Great project; complete car partially dismantled; engine rebuilt with
thousands spent; big boys' Meccano
This impressive Phantom III Sports Sedanca de Ville first went on test at the factory on 17th February 1937 and was delivered to Jack Barclay on 11th March as a rolling chassis.
The original customer was listed as K Redgrave, but records show that this order was cancelled and it went into stock. On 24th June it was sold to Sir Keith Frazer of Leicester, having been to Hoopers to have 'New Hooper Sedanca' coachwork fitted. The cost for the coachwork was £846 five shillings which was invoiced on 25th May.
A letter from the Science Museum dated 1987 includes copies of the original designs and the dates of completion. The factory build sheets are also on file listing a long chassis and 'F'-type steering.
The car resurfaced when sold at a Christie's Auction at Beaulieu in 1973 where it joined the Majzub collection. At this time, it was described as 'in good and sound mechanical condition throughout and appears to have have seen relatively little use'. The car was subsequently purchased by Brian in October 1982.
Brian decided on an engine overhaul and from 1991 he started to accumulate parts, including a rebuilt camshaft, 12 liners and seals and undertook some white metalling - the bill coming to some £4,800.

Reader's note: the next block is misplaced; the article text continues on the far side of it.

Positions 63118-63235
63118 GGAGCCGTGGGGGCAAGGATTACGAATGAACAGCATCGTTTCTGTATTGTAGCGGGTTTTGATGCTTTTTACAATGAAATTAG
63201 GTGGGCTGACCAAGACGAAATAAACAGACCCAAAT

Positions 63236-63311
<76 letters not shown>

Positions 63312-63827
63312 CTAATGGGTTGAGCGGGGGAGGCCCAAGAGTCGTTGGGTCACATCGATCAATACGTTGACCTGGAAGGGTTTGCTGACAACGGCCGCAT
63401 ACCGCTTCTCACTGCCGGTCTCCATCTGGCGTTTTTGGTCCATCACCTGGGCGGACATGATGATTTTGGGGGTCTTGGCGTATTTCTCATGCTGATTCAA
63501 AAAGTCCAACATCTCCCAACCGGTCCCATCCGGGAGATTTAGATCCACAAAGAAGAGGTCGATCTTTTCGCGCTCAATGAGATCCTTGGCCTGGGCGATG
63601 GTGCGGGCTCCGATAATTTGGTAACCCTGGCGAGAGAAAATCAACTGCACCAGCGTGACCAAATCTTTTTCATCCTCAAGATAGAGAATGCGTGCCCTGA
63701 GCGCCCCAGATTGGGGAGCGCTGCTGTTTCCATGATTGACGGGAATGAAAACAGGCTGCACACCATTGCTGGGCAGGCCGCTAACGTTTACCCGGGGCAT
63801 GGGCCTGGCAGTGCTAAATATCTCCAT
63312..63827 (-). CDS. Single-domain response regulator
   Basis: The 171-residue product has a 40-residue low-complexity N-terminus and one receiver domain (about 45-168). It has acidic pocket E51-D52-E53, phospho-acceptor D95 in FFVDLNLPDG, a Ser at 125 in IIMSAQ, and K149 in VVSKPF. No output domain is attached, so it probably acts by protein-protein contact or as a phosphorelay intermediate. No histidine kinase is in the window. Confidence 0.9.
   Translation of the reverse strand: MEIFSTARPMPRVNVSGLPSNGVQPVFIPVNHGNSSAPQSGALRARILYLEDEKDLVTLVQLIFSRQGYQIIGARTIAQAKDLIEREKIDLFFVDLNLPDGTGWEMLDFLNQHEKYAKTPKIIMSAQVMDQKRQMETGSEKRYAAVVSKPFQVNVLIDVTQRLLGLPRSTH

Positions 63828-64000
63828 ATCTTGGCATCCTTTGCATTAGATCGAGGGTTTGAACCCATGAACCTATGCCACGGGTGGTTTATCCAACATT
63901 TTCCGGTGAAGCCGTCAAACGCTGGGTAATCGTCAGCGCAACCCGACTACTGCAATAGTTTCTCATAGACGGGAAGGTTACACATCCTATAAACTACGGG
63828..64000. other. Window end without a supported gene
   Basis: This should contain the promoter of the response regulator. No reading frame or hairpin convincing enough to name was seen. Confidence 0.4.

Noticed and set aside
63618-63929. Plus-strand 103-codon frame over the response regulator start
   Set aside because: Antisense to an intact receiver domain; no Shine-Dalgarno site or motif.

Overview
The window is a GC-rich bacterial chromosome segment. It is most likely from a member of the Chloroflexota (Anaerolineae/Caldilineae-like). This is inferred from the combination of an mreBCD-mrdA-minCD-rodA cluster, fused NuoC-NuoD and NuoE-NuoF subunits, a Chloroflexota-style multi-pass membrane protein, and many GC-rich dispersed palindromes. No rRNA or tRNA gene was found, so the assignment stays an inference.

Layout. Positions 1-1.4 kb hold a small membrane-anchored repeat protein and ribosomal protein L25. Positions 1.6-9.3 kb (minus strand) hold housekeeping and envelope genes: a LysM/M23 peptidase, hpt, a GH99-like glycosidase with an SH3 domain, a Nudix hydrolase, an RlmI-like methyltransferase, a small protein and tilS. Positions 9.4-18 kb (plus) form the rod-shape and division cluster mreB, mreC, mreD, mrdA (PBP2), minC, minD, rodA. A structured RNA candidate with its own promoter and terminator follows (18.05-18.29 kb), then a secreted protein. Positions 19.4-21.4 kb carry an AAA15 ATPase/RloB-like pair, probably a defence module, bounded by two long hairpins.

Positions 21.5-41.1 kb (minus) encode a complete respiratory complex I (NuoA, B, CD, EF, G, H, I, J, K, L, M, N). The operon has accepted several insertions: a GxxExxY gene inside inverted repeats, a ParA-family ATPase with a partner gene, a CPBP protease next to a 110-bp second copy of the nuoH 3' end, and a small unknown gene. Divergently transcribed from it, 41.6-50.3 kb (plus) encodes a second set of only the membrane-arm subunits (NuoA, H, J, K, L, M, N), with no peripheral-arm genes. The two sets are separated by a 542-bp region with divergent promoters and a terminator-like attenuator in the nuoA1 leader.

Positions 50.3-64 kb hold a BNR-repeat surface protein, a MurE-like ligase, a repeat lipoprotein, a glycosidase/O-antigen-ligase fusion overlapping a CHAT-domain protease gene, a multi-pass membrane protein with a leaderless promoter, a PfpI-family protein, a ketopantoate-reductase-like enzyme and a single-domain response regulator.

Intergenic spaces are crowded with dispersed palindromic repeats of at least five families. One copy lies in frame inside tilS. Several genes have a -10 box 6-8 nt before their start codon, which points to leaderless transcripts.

The car looks to have been further dismantled in around 1997 and the engine delivered to Rolls-Royce specialists Brunts of Silverdale. There are multiple detailed bills on file which show the work which they carried out. Progress seems to have stalled and the engine was then passed to John Harwood, also based in Silverdale, to complete the work.
In the end the bills came to well over £26,500, culminating in the engine being run on the test bed with new bearings, pistons, liners, camshaft etc - a comprehensive rebuild. Sadly, the engine was never reunited with the chassis but remains as run on the test bed. The file includes Stephe Boddice's book 'The Forgotten Engine' - a manual of maintenance and overhaul procedures for the Rolls-Royce Phantom III V12 Engine.
The car features on page 124 of Dalton's 'Those Elegant Rolls-Royce' as it appeared when new and most impressive it looked too.
Now in need of putting back together, the car looks to be remarkably complete. The coachwork looks solid and the wings even come with their aluminium inner wing protectors.
Once completed, it will represent the very best of British engineering, a job which currently looks like a major Meccano set - what fun...
It comes with a current V5C, old style log book and full details of the engine work carried out.
Bidders are advised that the boot lid has now come to light.
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